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Boorenstein is apparently fully owned by El Al Airlines. All the in-flight food served on El Al is kosher. They must have done the nasty pot roast I was served on my El Al flights in 1971 and 1989. Actually, the pot roast wasn't all that bad, it just a bit heavy for eating while flying crammed into a small space and dodging occasional turbulence. And the gravy was a little bland, which was typical for eastern European Jewish cuisine at the time. But they did serve up good lox and bagels for breakfast.

When I arrived in Israel, I found a while new universe of flavors that were part of Jewish cuisine that I had never heard of. But tastes in the American kosher world have changed, so I would expect that whatever they offer isn't as bland as it was back in the day.



Kashrut supervision is under the auspices of the "O-U" (Orthodox Union), and is considered reliable by nearly everyone who cares about keeping kosher.
Thank you for the info! While not gourmet, sounds like it will be better than the flex meals. Someone else posted that the salmon was better than the Amtrak full service dining salmon when they had it; and I've ordered some of that. Otherwise the photo I found and posted looked like a TV dinner and the hot portion is supposed to be heated separately.

Sounds like the lox and bagels you had on El Al for breakfast was really good! Guess the kosher omelet will have to do... and will be that much better than the bland Amtrak flex breakfast!
 

PVD

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Just like almost any other caterer, they will provide what you are willing to pay for (well, not a BLT) .....Pre packed hospital meals are almost always bland, because many patients are on some kind of a special diet, it is easier to do that, and you can season to taste if allowed, low salt, low sugar, low residue (like pepper) and the list goes on...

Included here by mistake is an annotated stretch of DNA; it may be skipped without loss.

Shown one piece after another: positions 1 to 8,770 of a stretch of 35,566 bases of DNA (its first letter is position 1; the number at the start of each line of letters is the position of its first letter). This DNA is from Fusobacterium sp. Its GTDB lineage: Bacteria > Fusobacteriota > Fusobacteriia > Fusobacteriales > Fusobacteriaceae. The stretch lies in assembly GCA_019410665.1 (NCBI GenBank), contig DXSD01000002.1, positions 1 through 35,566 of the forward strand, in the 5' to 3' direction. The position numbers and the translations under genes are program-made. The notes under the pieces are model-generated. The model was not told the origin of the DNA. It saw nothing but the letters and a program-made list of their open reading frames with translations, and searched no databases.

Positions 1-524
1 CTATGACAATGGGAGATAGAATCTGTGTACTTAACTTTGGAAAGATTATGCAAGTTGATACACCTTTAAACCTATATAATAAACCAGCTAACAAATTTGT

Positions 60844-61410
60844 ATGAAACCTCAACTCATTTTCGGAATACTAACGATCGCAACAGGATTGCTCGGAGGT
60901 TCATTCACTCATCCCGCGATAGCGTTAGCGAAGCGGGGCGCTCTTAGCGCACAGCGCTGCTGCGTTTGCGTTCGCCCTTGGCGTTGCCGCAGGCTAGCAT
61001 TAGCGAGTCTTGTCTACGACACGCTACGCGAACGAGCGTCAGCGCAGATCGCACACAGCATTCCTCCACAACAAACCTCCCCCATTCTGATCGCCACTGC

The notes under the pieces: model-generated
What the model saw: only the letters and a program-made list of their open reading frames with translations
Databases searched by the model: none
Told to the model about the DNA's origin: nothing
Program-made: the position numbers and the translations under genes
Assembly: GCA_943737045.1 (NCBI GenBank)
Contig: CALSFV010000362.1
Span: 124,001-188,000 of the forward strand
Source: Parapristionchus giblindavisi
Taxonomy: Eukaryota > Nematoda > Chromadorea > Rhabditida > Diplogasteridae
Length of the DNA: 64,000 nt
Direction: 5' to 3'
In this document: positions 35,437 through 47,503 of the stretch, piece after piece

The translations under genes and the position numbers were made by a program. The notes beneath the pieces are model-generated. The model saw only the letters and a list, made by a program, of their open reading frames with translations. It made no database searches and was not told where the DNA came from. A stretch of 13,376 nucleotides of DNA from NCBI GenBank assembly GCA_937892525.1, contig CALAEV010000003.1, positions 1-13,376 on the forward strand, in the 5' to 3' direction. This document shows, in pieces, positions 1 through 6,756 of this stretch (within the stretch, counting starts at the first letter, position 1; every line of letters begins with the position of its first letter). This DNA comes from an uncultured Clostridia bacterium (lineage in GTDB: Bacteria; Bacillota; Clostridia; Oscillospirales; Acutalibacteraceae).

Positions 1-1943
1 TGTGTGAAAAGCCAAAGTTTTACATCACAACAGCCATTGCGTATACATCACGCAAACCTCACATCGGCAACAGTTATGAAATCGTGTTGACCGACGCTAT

MARC Rider

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Just like almost any other caterer, they will provide what you are willing to pay for (well, not a BLT)
And you can forget about the Cajun Shrimp and Rice, too. :) Or cheeseburgers. And no parmesan cheese on your spaghetti meat sauce. (although there are substances called "non-dairy cheese product" that might be provided. I'll leave it to your imagination as to the flavor and quality.) :)
 

MARC Rider

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Thank you for the info! While not gourmet, sounds like it will be better than the flex meals. Someone else posted that the salmon was better than the Amtrak full service dining salmon when they had it; and I've ordered some of that. Otherwise the photo I found and posted looked like a TV dinner and the hot portion is supposed to be heated separately.

Sounds like the lox and bagels you had on El Al for breakfast was really good! Guess the kosher omelet will have to do... and will be that much better than the bland Amtrak flex breakfast!
The picture of the Boorenstein Amtrak kosher meal provided earlier sure looks a lot like a Flex Dining meal. Same concept - frozen and heated in a microwave. And that's about what you get on any airline (except El Al) when you order a kosher meal. Because El Al is all kosher, the meals are prepared however conventional in-flight meals are prepared. At the very least, the're heated in a convection oven, which might make a difference in the final meal quality and presentation.

Amtrak already serves a half-decent bagel and cream cheese on the NEC cafe cars, they could include the lox, but they'd probably need to find a manufacturer who would package it as individual sealed servings to minimize spoilage and wastage. The Flex dining should include the option of bagels, too.
 

PVD

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I get food from a local vegetarian restaurant fairly regularly. Most of what they have is really good, even some of the meat substitutes are not bad. But they also offer some of the items with a vegan option, and I have not acquired a taste for non dairy egg or cheese substitutes. I stick to the regula vegetarian offerings in those categories.